Proof- CAP causes houseprice rises?
james36armstrong at hotmail.com
Sun May 9 20:44:00 BST 2010
I have asked Office of Fair Tradiing to investigate thefollowing.. This defra web site traces a possible
direct connection between CAP and high house prices. Taylor Woodrow and Wilson Bowden, two of the
very biggest housebuilders and who the Barker Report listed in 2003 as holding
giant landbanks of permissioned or potential building land- are listed as
receiving CAP payments. You may not have associated these builders with agri-culture-and
you may be right!
The implication is that CAP rewards builders
for hoarding surplus permissioned land so that they can charge monopoly prices
for the scarce houses they build (Barker calls it ‘Trickling out’) while
receiving a further double reward, -once from CAP and again as the national scarcity
of houses drives up the value of the undeveloped land. I
count that as three bites of the forbidden fruit called –“monopoly”
The amount and value of their ‘landbank’,
is advertised in the annual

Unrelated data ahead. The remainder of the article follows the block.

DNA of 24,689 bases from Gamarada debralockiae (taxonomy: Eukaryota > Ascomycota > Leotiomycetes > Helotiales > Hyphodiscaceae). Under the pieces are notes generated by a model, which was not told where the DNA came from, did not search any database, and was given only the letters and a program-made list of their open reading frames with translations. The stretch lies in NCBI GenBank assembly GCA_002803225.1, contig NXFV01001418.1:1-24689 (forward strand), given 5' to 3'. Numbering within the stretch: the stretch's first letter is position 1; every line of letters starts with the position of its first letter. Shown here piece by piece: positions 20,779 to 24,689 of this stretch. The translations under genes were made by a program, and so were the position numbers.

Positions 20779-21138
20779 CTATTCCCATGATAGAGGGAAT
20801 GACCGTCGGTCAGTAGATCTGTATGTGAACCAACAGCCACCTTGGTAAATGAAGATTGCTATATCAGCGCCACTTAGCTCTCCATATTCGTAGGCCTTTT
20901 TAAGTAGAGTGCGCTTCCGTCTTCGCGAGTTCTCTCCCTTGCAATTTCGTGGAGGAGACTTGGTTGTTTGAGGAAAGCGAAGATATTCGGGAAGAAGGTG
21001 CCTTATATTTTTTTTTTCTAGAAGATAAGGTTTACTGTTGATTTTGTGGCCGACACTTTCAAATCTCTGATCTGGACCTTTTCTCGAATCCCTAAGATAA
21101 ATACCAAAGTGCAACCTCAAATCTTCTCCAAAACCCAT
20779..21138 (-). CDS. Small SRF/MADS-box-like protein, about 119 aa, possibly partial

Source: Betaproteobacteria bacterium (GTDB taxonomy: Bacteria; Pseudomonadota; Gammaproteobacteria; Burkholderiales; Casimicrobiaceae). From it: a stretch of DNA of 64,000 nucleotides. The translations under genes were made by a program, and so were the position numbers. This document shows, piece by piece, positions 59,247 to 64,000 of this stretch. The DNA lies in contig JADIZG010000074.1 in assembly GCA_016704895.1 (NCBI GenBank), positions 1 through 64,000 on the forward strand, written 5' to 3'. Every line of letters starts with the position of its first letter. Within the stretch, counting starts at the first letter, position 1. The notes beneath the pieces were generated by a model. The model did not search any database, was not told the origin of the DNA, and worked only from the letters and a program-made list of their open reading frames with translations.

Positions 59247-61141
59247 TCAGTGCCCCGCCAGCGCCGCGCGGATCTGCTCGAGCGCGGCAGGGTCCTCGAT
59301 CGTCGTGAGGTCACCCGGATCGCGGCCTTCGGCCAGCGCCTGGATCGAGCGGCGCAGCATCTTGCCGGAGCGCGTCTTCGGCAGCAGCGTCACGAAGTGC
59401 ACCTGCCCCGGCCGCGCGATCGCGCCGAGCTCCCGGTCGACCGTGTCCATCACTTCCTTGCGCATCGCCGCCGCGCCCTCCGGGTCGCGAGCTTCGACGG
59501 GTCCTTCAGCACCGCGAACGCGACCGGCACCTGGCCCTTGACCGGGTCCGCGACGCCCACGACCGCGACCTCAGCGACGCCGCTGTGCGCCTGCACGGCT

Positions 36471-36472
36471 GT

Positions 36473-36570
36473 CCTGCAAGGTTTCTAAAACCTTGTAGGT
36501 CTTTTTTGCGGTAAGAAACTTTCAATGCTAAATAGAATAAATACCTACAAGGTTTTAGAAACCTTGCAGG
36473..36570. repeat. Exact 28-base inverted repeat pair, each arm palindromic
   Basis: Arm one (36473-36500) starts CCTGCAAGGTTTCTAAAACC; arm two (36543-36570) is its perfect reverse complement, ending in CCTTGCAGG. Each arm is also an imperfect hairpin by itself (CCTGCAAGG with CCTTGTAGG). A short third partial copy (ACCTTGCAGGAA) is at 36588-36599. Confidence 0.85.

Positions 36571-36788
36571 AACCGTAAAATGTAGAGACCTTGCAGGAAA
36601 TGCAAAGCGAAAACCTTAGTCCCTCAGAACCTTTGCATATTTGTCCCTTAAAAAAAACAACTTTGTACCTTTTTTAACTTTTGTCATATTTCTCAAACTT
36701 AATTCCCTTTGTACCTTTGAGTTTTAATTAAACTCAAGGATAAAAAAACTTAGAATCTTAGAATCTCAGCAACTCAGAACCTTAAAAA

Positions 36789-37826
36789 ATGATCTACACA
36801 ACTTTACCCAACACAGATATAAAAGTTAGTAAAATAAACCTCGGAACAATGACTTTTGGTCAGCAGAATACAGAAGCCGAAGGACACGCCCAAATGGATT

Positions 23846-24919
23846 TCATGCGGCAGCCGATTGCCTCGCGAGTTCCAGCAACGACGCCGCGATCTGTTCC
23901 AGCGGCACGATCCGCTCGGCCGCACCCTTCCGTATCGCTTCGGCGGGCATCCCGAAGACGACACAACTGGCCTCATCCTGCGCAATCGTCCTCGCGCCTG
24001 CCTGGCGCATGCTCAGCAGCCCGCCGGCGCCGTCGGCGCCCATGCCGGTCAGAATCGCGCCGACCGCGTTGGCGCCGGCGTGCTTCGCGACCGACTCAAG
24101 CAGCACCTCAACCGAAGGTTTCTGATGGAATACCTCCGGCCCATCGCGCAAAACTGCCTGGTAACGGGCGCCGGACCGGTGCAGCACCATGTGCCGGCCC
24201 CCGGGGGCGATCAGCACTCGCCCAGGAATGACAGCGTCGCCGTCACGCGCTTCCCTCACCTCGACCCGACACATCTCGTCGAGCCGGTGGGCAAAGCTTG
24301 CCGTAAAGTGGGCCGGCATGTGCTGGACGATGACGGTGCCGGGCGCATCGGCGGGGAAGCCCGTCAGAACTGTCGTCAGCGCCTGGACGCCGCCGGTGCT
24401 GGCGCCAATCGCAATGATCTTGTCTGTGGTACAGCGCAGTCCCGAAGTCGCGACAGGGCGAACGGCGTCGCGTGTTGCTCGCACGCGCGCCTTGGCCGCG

balance sheets.of the big national builders.
Finding CAP payments to housebuilders establishes a direct causative connection
between CAP and rising house prices.
The House-builders’ landbanks are listed on page 81 of the Barker Review of Housing Supply 2003. see www.//cap-payments.defra.gov.uk for cap
Builders buy agricultural land for
its potential as building land. It jumps in value (the windfall gain) the day
it receives permission for development (even when the cows are still grazing on
it) A typical increase in value is X
125. Bulk land under Taylor Woodrow and Wilson Bowden ownership is likely to be
potential building land.
There is a more subtle and
sinister implication. In order to qualify
for CAP payments you must apply in advance , and commit the land for a certain number of years (5?) to a
specific agricultural use. In other words there is no immediate or imminent
intention of using such land for building houses. This demonstrates an institutionalized
attitude to withdrawing land from potential building use – a clear indication
of creating a monopoly of the worst
sort. (Using a monopoly against the public interest is punishable by
large fines by Competition Commission)
This is an indication of the need for defra to use the existing compulsory
purchase powers of the planning laws to release land earmarked for
housebuilding to self builders who are only too keen to solve their own (and the nation’s) endemic
shortage of houses at accessible prices.
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